Chris Perkins

Senior Lecturer in Japanese


Dr Chris Perkins completed a joint honours degree in Japanese Language and Contemporary Society with Education Studies at Oxford Brookes University in 2004, with one year spent at Kitakyushu University as an exchange student. After this he worked as a teacher at four schools in Gifu for two years before returning to complete an MSc (distinction) in International Relations at Royal Holloway University of London in 2007, where he went on to complete his PhD thesis entitled ‘National Thinking and the Politics of Belonging in Contemporary Japan’. He joined the University of Edinburgh as a lecturer in January 2011. His work has appeared in journals including The European Journal of Social Theory, Global Society, Television and New Media, The Journal of Japanese and Korean Cinema, and Asiatische Studien, as well as in numerous edited collections. His book on media and memory of the left in Japan, The United Red Army on Screen, was published by Palgrave in 2015.

Dr Perkins was recognised for his teaching in the 2012/13 EUSA Teaching Awards, with his Japanese 2B winning "Best Course". He is also a Senior Fellow of the Higher Education Academy.

Undergraduate teaching

Dr Perkins teaches courses on contemporary Japanese society, Japanese cinema, the radical politics of the 1960s, and research methods.

Research summary

I work on the history of Japanese student politics, Japanese media, and HE pedagogy. I am also interested in social and political theory (both Japanese and beyond), memory, international relations and borders.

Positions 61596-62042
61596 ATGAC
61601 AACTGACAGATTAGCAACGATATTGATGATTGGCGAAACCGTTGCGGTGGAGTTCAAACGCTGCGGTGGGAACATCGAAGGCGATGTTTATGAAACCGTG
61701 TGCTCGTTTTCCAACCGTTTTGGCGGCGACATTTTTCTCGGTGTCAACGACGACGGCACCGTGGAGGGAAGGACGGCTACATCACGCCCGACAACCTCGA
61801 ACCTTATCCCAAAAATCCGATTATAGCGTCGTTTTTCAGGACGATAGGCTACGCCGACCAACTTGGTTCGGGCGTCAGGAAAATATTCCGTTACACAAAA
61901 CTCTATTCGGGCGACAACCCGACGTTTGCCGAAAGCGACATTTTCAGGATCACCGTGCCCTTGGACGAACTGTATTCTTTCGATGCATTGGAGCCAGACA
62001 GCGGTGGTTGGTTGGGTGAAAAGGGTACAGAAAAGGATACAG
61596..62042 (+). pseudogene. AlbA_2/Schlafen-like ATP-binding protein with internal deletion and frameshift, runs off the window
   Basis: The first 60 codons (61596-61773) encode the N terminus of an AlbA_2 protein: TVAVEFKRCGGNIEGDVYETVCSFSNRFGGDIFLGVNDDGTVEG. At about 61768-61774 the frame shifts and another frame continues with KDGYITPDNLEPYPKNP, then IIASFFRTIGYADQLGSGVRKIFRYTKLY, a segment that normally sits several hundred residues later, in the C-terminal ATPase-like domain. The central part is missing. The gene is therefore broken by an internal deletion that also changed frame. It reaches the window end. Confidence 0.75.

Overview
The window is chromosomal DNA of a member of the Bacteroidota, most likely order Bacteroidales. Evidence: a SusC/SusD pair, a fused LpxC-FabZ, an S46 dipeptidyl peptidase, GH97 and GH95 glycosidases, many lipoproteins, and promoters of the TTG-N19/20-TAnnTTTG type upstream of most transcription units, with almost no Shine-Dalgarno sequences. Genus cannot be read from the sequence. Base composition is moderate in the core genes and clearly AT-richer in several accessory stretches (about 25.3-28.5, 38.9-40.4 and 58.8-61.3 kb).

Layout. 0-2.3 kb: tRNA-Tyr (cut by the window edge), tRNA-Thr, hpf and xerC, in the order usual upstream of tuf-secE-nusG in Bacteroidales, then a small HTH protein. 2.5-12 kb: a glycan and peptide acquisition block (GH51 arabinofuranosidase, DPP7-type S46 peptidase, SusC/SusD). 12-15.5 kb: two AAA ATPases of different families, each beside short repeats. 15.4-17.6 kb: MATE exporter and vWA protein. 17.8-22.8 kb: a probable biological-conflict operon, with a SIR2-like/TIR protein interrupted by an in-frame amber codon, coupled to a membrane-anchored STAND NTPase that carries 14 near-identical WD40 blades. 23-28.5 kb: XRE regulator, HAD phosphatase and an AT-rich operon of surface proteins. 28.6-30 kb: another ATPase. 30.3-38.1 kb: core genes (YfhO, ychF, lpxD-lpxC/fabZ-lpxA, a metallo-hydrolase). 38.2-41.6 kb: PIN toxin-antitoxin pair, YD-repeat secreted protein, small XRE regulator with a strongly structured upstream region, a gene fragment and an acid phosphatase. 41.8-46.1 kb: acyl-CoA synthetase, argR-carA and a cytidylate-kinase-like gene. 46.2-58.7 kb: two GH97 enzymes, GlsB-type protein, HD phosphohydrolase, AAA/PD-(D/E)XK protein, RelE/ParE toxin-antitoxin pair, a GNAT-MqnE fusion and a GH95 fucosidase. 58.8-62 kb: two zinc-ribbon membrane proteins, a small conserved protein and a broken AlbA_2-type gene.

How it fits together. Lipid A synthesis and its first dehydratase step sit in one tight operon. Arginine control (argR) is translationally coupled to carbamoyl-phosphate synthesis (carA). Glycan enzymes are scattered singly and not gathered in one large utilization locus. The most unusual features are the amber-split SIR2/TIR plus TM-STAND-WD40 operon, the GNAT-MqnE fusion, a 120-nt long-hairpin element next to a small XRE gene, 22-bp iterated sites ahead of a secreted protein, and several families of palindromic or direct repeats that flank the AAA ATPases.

Project activity

1. The pre and postwar Settlement Movement in Japan

In the 1880s, an Anglican clergyman and staff and students from Oxford University set up a ‘settlement house’ in the East End of London. Conceiving poverty as a moral problem, their goal was live with the poor to raise their cultural standards, and thus pull them out of the cycle of destitution. The idea soon spread to the United States, where settlement houses sprang up across the country.

That the settlement movement would travel across the Atlantic is no surprise: there was rich exchange between the UK and US in the late 19th century, and the values underpinning the movement – namely a particular protestant understanding of the relationship between morality and work – were shared. But what is perhaps less expected is that the settlement movement also travelled to Japan. Settlement theory was discussed at length in Japan in 1921 by Oobayashi Munetsugu, and was put into practice by students at Tokyo Imperial University in the wake of the 1923 Great Kantō Earthquake. The movement then flourished for over a decade, before coming to an end in the late 1930s, only to restart again in the early postwar era.

But how was settlement theory and practice adapted to the Japanese context? What were its goals, methods, successes and failures? And what can this example tell us about the global circulation of ideas regarding social responsibility, the state, and welfare in the pre and postwar period?   

2.  Japan-Korea Relations in Popular Culture

This project looks at the cultural consititution of the relationship between South Korea and Japan, with a particular focus on literary and cinematic flows between the two nations at the time of normalisation of relations in 1965. 

3.  Pedagogy in East Asian Studies (with Dr Daniel R Hammond, University of Edinburgh)

This project investigates 'ways of thinking and practising' in East Asian Studies in order to understand variations in institutional cultures of East Asian Studies, and to enhance teaching practice.  Our initial investigation was funded by Edinburgh University's Principal's Teaching Award Scheme

Current project grants

Co-recipient with Daniel Hammond of a Principal's Teaching Award Scheme (PTAS) Grant for a project titled: 'Ways of Thinking and Practising in Chinese and Japanese Studies' (2012)

View all 23 publications on Research Explorer